I regularly ask our music team how long it takes them to create their projects. Why? So I better understand how to factor their part of a project into my timeline. I don’t understand how they do what they do, but I want them to have the optimum space to get the best result.

Not to say there aren’t occasions where you need to drop everything. That happens. But they should be the exception rather than the rule. Your team will thank you for it.

“Offer feedback on at least two things you like before talking about what needs to change.”

5. Provide Regular Feedback

Feedback is one of the biggest challenges leaders have. Some of us can be sergeant majors in our feedback and instruct the poor private on what to do. Some of us are spineless and accept anything we are presented with. It shouldn’t be either of these two leadership models.

Healthy feedback should be normal. If you are leading well, your team should expect your input. Your feedback should only be about the creative piece. Nothing else.

Don’t just give feedback on what you want changed. Offer feedback on at least two things you like before talking about what needs to change. Then finish on another positive bit of feedback. This is the kind of feedback that affirms the creative in what they do. You will also find them more open to constructive feedback on a creative concept if you don’t just focus on what you want changed.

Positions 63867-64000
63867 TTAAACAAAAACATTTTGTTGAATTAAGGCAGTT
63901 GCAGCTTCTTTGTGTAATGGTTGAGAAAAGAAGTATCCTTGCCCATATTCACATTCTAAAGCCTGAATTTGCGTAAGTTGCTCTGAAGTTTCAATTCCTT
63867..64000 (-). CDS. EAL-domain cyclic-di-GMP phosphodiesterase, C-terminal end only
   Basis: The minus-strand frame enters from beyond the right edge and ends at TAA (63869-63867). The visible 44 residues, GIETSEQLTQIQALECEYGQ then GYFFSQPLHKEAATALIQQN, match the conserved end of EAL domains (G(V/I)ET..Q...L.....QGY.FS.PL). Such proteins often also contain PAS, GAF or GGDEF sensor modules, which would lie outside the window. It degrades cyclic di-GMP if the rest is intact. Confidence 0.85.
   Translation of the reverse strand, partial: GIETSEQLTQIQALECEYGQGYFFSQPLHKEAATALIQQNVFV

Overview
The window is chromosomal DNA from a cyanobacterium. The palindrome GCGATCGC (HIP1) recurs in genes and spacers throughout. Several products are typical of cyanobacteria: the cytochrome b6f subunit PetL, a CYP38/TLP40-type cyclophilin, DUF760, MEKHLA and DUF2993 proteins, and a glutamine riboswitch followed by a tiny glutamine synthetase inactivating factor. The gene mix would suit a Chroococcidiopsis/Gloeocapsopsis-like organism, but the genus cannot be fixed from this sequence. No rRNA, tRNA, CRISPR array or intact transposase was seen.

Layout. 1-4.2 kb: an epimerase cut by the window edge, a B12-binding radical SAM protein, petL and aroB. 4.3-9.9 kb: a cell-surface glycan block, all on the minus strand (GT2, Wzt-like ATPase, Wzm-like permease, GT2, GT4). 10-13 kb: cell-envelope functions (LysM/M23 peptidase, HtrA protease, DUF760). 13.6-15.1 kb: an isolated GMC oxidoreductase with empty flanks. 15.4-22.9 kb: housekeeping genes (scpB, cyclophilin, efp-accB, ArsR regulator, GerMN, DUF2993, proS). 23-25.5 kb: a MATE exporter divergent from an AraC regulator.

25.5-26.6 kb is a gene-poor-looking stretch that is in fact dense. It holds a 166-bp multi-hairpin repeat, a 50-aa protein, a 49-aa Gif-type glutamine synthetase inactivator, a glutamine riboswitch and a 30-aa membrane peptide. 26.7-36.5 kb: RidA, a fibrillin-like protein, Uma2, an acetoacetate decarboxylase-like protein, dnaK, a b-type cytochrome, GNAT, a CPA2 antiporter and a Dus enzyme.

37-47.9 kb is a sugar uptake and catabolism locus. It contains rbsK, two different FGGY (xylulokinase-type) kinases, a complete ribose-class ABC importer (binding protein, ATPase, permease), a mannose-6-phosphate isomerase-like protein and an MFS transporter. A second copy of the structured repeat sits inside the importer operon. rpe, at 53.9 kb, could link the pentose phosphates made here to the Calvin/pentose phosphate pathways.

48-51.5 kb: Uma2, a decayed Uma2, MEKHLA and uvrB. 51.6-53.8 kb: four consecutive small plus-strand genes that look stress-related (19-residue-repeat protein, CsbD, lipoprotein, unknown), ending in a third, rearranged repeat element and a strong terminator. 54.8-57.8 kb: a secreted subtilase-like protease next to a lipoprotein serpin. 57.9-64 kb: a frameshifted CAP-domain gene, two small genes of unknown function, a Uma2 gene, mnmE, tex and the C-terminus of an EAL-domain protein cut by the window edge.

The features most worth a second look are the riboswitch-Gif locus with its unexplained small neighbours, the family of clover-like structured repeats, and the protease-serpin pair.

Complicated but Fulfilling

These are just a few ideas that help our team create what we do. Like I said before, creative leadership is complicated, but it can also be incredibly fulfilling.

If any of these resonate with you, check my other blog post: 21 tips that will help you lead creatives.

Photo by Alejandro Escamilla.
Post By:

Steve Fogg


Steve serves as the big cheese of communications at his church in Melbourne, Australia; he married way above his pay grade and has three children. Connect with him on his blog or on other social networks.
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5 Responses to “5 Simple Tips for Creative Leadership”

  • Mark Clement
    October 22, 2014

    steve,
    awesome post. great insights. fyi, we recently did a similar post called ‘6 Ways To Make Your Creative Staff Love You’ that can be seen here http://thecommunicationblog.com/?p=693

    we’ll all keep beating this drum as loud as we can and hopefully some pastors will take advantage :-) such simple things can make a huge difference for their creative staff and for themselves, a win/win if there ever was one.

    keep up the great work.


  • Steve Fogg
    October 22, 2014

    Hi Mark,

    Thanks for your insight! so true that simple tweaks can make a huge difference not only to the creative result, but also to the health of the team.

    cheers

    Steve


  • Eric Dye
    October 24, 2014

    Excellent.


  • Devan
    August 24, 2015

    Hi Steve,
    Appreciate your comments on the Creative process and persons… ie. Not everyone can do all creative… graphics, video, etc… I recently had a church leader approach me regarding their desire to do more with visual media/video communication in church, but are needing to have a high proposal outline to present to make it happen to their Board/Leadership Team. With trends leading to 80+% of the world’s internet traffic being video or visual based…. Any thoughts/ ideas /articles of anything you’ve come across that you think would be important for something as significant as this? ie. “Why is it important to have a videographer on church staff” ?

    Blessings,